By Michael Goldstein
By Dennis Romero
By Sarah Fenske
By Matthew Mullins
By Patrick Range McDonald
By LA Weekly
By Dennis Romero
By Simone Wilson
There are an extravagant, hedonistic few among us who would rather die before spending anything less than a couple of grand for a party — just for the balloons. Their Caligulaesque spending habits would make even a My Super Sweet 16 debutante whine with bitter jealousy. To countless others who live in the actual real world, myself included, nothing says "party" like a 99-cent sauvignon blanc. It requires some creativity, but a rousing party can be assembled with items purchased exclusively from that pinnacle of bargain shopping, the 99¢ Only Stores.
Since dollar stores specialize in home goods, a housewarming is the ideal event. Begin with the basics. Sets of peach-colored Deluxe Imports dinner plates with matching bowls and coffee mugs — the untrained eye might mistake those for Fiesta ware — are festive place settings if paired with orange-stemmed wine glasses. If someone breaks one in a fit of drunken excitement, hey, they're only 99 cents. Depending on your soiree's degree of formality, several bundles of Aspen ultrastrength heavy-duty paper plates in plain or tacky flower print could also do the trick. Where utensils are concerned, the only way to go is a combo pack of Elegant Design's glossy black-plastic forks, spoons and knives. They are "washable and reusable," which thus increases their overall utility: Use them twice and they really only cost 49.5 cents. Thrice, they cost 33 cents. Four times, 24.75 cents, and so on.
The most genteel host or hostess will also provide an assortment of Flexi Straws or Krazy Straws, neither of which should under any circumstances be reused.
For those who find it fun to dress up for parties, a Dangerous Duds pink-and-gray polka-dot tank with matching panties paired with a lavender sequin belt and glittery mesh scarf would dress up any Little Black Dress. Girls tend to fare better at dollar stores. Guys, for the most part, are screwed. If you are a guy and you show up at my party wearing a white Du-Rag Tiger visor rag, prepare to become close personal friends with the velvet rope (although sadly, the 99¢ Only Stores do not sell velvet ropes).
Note to guests: Someone might want to bring me the slightly scuffed Pocket Guide to Istanbul, second edition — spotted at the Sunset Boulevard 99¢ Only location — as a housewarming gift. Absconding to Eurasia will probably sound good when I have to clean up after the party. Or a pack of Indian Spirit "House Blessing" cherry incense sticks. Or one of the mystery house plants in the "Assorted Foliage 4-inch" rack. Or the less subtle but ever-so-much-appreciated "Best wishes on your special day" money holders, die-cut for gift cards (sold in various denominations), suggested retail $2.99, on sale for, you guessed it, 99 cents. Or perhaps a big-button, full-function calculator to tally up my purchases — though you're probably thinking, "How hard is it to add up one dollar plus one dollar plus one dollar?"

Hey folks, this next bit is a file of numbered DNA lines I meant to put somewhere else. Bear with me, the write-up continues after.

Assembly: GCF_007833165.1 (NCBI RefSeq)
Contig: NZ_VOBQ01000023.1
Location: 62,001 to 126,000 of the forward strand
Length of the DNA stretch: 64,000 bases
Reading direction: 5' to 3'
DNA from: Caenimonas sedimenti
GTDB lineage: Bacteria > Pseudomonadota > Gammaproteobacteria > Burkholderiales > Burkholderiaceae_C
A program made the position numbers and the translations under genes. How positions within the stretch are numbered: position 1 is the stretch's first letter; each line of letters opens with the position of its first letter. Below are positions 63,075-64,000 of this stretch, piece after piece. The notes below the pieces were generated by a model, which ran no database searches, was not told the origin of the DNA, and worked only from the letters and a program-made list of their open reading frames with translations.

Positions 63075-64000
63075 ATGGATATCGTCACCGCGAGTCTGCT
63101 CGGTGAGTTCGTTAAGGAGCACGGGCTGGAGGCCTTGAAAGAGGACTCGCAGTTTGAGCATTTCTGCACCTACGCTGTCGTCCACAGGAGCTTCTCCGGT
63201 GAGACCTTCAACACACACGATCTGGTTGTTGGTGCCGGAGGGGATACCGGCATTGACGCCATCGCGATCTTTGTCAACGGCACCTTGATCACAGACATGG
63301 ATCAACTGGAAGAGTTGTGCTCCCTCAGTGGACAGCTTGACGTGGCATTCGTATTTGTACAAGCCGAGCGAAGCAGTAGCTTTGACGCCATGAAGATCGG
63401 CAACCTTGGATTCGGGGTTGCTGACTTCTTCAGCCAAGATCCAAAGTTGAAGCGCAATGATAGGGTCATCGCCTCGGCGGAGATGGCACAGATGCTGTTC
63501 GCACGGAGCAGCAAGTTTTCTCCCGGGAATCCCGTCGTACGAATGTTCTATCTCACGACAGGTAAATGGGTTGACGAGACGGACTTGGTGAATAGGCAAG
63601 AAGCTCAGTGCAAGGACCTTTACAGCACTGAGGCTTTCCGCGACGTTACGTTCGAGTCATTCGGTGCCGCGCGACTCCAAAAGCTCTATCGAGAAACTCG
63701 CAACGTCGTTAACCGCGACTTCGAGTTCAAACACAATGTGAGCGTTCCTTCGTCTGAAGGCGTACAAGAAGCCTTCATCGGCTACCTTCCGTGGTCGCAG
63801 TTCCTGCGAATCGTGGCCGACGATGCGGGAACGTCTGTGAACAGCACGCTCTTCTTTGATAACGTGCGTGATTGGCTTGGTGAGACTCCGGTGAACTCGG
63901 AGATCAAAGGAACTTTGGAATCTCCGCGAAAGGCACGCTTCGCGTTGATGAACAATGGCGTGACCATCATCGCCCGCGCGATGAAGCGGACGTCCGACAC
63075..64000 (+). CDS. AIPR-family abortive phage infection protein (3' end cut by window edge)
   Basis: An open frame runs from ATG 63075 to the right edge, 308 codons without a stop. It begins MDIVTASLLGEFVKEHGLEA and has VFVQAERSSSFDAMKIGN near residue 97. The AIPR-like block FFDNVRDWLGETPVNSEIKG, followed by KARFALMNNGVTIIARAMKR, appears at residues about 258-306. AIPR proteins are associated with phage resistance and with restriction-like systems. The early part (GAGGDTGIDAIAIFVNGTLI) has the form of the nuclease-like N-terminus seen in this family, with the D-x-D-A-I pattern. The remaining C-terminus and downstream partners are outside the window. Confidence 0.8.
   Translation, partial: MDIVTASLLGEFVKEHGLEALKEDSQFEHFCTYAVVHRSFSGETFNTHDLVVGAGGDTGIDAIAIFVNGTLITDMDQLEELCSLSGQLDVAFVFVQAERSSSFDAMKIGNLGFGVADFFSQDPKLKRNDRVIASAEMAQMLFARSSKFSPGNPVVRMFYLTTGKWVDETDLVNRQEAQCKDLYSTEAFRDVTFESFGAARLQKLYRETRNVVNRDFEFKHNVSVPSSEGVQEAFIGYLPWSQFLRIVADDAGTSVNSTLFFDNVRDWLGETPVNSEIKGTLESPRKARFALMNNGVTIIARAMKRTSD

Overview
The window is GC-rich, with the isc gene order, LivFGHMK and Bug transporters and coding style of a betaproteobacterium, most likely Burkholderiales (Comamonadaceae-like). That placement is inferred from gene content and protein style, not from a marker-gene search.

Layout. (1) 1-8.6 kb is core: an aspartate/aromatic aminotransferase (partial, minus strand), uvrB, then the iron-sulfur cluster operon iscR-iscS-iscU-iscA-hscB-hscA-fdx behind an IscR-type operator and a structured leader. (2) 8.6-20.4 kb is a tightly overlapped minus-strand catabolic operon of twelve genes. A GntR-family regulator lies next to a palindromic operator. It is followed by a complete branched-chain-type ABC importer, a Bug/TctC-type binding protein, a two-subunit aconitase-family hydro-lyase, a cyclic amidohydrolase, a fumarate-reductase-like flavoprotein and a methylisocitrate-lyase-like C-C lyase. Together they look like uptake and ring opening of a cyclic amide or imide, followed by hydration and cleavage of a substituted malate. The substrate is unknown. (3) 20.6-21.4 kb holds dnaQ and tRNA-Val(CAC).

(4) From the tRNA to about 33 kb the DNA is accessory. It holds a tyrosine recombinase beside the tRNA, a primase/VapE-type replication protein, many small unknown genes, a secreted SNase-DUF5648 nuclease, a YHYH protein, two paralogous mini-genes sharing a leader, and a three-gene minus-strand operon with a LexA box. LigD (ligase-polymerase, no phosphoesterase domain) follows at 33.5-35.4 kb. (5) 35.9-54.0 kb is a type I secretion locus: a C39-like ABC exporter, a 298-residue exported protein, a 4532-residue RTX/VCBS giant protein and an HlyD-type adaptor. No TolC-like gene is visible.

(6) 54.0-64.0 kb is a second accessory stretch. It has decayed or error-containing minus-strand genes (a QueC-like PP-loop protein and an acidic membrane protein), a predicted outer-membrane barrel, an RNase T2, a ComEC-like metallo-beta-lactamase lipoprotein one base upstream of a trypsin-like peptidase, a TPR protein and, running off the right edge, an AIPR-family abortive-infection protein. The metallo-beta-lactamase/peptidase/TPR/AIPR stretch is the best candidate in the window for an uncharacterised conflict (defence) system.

Pretty damned hard after several bottles of 99-cent wine. There is an entire contingent of 99-cent-wine fanatics, many of whom can be found raving on Chowhound.com about delectable Australian Shirazes and Argentine malbecs that occasionally pop up at "the 99." Two Buck Chuck (which is closer to three bucks these days) has nothing on one-dollar wine, in their view. These are the same people who have been known to uncork bottles in the parking lot to taste the wine, and who point out that per liter, 99-cent wine is actually cheaper to drink than bottled water (unless you buy the water for 99 cents). One wine predator, known online only as "Bernardo," extols the virtue of a 99-cent red that goes well with beef bourguignon, beef goulash, leg of lamb or prime rib, none of which you will find at a 99 anytime soon, since the stores, which do sell frozen provisions, aren't certified to handle fresh raw meat.
Perhaps it's best to stick with water anyway. Deja Blue is going for half price at two for 99 cents. Or diet Shasta. Or juice. Hawaiian-style punch is available in Juicy Fruit Red flavor. Red is not only a color, it is a flavor. And don't forget the ice: 99 cents for a 7-pound bag.
"Oh, look," says a pretty little hazel-haired girl in a droll voice, as I rifle through the stationery goods on a mission for invitations. "Everything has a puppy on it. And now I know where to get pencils." Invites are a cinch at the 99. And so much more personal than Evites. Pick up Animal Ark cartoon-themed "You Are Invited!" cards, a dozen a pack: Write them. Label them. Stamp them and mail them. Done.
Cultivating an enticing party ambiance is also easy. I like the 12-inch imperial-red tapered candles, at two for 99 cents.
On the day of the party, I might scribble "Welcome! Party Upstairs!" on the street with some Prang-brand colored chalk. Is that ghetto? Not if I accent my chalky welcome note with a bouquet of Mylar balloons. Balloons that say "Feliz Cumpleanos" or "Over the Hill" lend a run-of-the-mill housewarming a surreal, ironic, Dadaist atmosphere (i.e., Whose birthday is it? How old do you have to be to be considered "over the hill"?). The safe bet, of course, is to go with the universal "USA Rocks!" Unless you live in the Axis of Evil. I live on the Westside, an area that many in our city regard as evil — there's too much traffic, there's not enough parking — but not as evil as, say, North Korea.
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